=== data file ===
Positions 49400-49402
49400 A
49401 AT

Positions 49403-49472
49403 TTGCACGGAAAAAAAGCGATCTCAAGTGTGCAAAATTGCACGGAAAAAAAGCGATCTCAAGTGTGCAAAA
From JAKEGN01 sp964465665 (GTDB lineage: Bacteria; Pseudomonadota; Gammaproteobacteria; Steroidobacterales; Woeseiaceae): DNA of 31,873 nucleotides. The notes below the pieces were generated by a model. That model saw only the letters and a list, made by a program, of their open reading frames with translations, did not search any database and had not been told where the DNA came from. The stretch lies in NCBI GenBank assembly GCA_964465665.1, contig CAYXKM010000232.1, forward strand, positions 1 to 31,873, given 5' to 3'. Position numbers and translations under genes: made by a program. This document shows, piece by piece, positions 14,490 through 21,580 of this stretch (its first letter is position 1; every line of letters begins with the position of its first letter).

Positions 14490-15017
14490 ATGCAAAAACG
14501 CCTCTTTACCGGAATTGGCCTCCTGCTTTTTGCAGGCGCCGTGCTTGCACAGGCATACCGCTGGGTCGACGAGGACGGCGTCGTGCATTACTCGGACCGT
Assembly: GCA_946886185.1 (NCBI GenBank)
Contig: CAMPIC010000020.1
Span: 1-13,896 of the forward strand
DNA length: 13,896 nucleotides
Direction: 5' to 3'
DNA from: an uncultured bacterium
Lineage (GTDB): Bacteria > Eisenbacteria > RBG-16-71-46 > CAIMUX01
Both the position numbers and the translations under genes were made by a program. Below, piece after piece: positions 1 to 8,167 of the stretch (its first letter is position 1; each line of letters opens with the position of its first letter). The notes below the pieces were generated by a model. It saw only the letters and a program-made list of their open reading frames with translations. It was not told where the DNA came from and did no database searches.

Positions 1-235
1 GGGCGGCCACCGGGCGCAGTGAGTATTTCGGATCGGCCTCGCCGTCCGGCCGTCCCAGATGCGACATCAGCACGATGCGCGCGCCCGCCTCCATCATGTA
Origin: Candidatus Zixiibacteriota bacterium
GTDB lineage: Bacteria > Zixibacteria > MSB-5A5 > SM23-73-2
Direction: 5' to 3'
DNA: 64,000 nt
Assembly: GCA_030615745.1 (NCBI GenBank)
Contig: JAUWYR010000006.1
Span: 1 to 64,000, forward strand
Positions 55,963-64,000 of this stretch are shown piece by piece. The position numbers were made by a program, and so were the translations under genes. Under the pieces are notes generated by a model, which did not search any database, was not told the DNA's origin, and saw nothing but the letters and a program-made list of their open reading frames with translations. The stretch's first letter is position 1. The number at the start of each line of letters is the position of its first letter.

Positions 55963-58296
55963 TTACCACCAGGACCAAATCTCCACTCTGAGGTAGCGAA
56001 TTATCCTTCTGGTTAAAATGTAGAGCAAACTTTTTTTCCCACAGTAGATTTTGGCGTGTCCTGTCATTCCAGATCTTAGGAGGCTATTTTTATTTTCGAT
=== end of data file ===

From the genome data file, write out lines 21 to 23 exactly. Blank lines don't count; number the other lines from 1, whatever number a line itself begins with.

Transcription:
GTDB lineage: Bacteria > Zixibacteria > MSB-5A5 > SM23-73-2
Direction: 5' to 3'
DNA: 64,000 nt